New Jersey League of Conservation Voters is making the environment a top priority in Trenton.


Legislature Needs to Live Up to Compromise and Fix Dark Money Bill Before Law Hurts Progressive Groups

The New Jersey Legislature needs to act now to protect our state’s progressive advocates.

For the past several months, the Legislature and Governor Murphy have publicly debated measures aimed at tightening public disclosure requirements for organizations that fight for clean air and drinking water, civil liberties, racial justice and reproductive rights.

While shining a light on Trenton is a laudable goal, the bill that was signed into law by Governor Murphy has serious flaws that both violate the Constitution and threaten progressive advocates.

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Edison’s great-grandson condemns lightbulb efficiency standard rollback

Barry Edison Sloane, Thomas Edison’s great-grandson, condemned the Trump administration’s rollback of lightbulb efficiency standards that reduce energy consumption and save consumers billions of dollars each year.

“Today, we stand together to call attention to a roll back of the federal lightning standard that could cost consumers billions, increase air pollution, and take us ten steps back in addressing the climate crisis,” said Ed Potosnak, executive director of the New Jersey League of Conservation Voters. “Federal light bulb standards may seem like a small thing, but in fact they have enormous impacts on our wallets and our environment.”

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Congressman Pallone And Edison’s Great-grandson Denounce Roll Back of Lightbulb Efficiency Standards

At a press conference held at the Thomas Edison Center at Menlo Park, Congressman Frank Pallone, Jr. (NJ-06) and Barry Edison Sloane, Thomas Edison’s great-grandson, condemned the Trump Administration’s rollback of lightbulb efficiency standards. They were joined by Ed Potosnak with the New Jersey League of Conservation Voters.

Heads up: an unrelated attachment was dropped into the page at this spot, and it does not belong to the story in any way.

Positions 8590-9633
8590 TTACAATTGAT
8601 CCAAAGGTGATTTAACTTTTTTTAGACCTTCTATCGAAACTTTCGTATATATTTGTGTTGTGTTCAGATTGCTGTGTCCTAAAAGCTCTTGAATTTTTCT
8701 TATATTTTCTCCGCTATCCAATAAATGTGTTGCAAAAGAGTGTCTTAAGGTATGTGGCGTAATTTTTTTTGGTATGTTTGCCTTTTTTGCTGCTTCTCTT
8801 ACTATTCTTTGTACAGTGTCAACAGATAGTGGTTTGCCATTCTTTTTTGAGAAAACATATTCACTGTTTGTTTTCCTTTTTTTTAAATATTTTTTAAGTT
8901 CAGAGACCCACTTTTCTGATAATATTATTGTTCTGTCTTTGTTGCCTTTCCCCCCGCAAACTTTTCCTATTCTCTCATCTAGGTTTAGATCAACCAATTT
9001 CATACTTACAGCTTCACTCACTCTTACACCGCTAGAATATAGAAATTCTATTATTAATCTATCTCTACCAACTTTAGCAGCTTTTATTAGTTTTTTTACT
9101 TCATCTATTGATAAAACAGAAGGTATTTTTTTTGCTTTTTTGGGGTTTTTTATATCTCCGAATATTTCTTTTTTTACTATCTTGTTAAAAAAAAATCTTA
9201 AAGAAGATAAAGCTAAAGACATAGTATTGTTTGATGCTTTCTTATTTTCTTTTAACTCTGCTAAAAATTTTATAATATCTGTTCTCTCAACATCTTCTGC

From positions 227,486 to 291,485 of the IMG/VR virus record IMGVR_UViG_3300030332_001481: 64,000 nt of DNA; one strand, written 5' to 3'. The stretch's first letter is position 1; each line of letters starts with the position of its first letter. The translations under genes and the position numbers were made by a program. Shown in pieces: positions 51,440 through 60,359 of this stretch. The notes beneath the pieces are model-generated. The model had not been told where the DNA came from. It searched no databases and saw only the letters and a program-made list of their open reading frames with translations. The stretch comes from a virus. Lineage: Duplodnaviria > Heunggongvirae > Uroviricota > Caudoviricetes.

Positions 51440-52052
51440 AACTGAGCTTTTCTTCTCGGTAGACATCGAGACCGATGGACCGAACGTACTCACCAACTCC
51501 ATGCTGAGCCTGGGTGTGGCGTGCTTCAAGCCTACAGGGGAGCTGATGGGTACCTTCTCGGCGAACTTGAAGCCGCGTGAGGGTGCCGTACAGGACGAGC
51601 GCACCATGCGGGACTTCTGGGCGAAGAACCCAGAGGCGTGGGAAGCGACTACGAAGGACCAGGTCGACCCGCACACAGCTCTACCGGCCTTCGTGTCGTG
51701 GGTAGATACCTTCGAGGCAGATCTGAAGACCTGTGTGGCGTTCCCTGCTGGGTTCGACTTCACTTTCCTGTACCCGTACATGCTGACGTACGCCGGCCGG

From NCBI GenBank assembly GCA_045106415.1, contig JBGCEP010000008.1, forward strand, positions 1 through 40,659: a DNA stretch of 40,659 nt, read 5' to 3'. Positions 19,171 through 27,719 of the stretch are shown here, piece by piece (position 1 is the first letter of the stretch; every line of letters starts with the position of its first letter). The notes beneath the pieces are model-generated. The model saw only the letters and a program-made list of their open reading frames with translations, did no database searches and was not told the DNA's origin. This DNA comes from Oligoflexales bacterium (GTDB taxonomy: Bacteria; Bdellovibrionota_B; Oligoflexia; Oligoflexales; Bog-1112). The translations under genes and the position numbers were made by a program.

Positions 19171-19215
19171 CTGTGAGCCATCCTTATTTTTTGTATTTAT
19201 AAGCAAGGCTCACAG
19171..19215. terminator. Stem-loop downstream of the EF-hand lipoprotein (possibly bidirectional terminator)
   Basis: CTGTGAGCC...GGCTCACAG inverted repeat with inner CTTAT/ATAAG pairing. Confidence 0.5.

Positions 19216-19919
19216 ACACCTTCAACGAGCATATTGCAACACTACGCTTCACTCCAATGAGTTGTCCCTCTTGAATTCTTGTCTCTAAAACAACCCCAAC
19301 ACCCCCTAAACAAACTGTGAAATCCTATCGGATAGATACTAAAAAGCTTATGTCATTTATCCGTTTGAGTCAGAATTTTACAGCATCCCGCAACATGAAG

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"Clean Energy" Jobs in NJ Nears 55,000, with Hopes for More

The number of "clean energy" jobs in New Jersey has been increasing steadily the last few years and advocates say could grow faster soon due to a law enacted a year ago Thursday.

To mark the anniversary of Gov. Phil Murphy signing a bill designed to promote the use of renewable energy sources and increase statewide energy efficiency, the nonpartisan business group E2 issued a report that finds there were 51,582 clean-energy jobs in New Jersey in 2017.

That was up from 49,936 in 2016, E2 said. A portion of the data for 2018 was released in March, indicating that the number of clean-energy jobs in New Jersey grew by around 2,800 last year, not including jobs related to clean vehicles and other small categories.

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NJ bill derided as a 'rain tax' is law. Here's what it really is and who will pay.

Towns and counties will have the power to impose fees on property owners to pay for upgrades to antiquated stormwater systems based on how much they contribute to runoff, under a bill signed into law Monday by Gov. Phil Murphy.

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A decade-long battle to give local governments a tool to deal with storm runoff — the state’s biggest source of pollution for streams, rivers, and bays — ended yesterday with Gov. Phil Murphy signing a bill without fanfare that will do just that.

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Gov. Phil Murphy pledged to end the practice of diverting funds from state affordable-housing and clean-energy programs, a budget tactic embraced by previous governors that he had continued, albeit not as aggressively as his predecessors.

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Pinelands pipeline in doubt after B.L. England owner quits natural gas plan

"Governor Murphy and his administration have steadfastly stood by their commitment to 100 (percent) clean energy by 2050, and because of that, we are beginning to see the makings of a fossil-free New Jersey," said Ed Potosnak, executive director of New Jersey League of Conservation Voters, in a statement this morning.

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Lawmakers appear to have settled on a mechanism for allocating constitutionally dedicated funds to preserve open space, farmland, and historic structures for the next fiscal year and beyond.

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Climate change in NJ: Grading Phil Murphy's first year

Inch by inch, over the next several decades, the Atlantic Ocean is going to claim more of the barrier islands and low-lying coastal areas.

Monsoon-like rainstorms will become more commonplace, as will heat waves in the summer. The Pinelands will be under attack by tree-killing bugs from the South and commercial fishermen will have to adapt to hunting new species of fish

This is how climate change will manifest in New Jersey, a reality that Gov. Phil Murphy, unlike his predecessor, acknowledges and has pledged to both resist and prepare for.

"Unless we do more (to counter climate change), the question isn’t whether we’ll see another superstorm like Sandy, but simply a question of when,” Murphy said during a speech in Highlands two weeks after his inauguration. “As the densest state in the nation, we can ill afford to keep our heads in the sand when it comes to climate change.“

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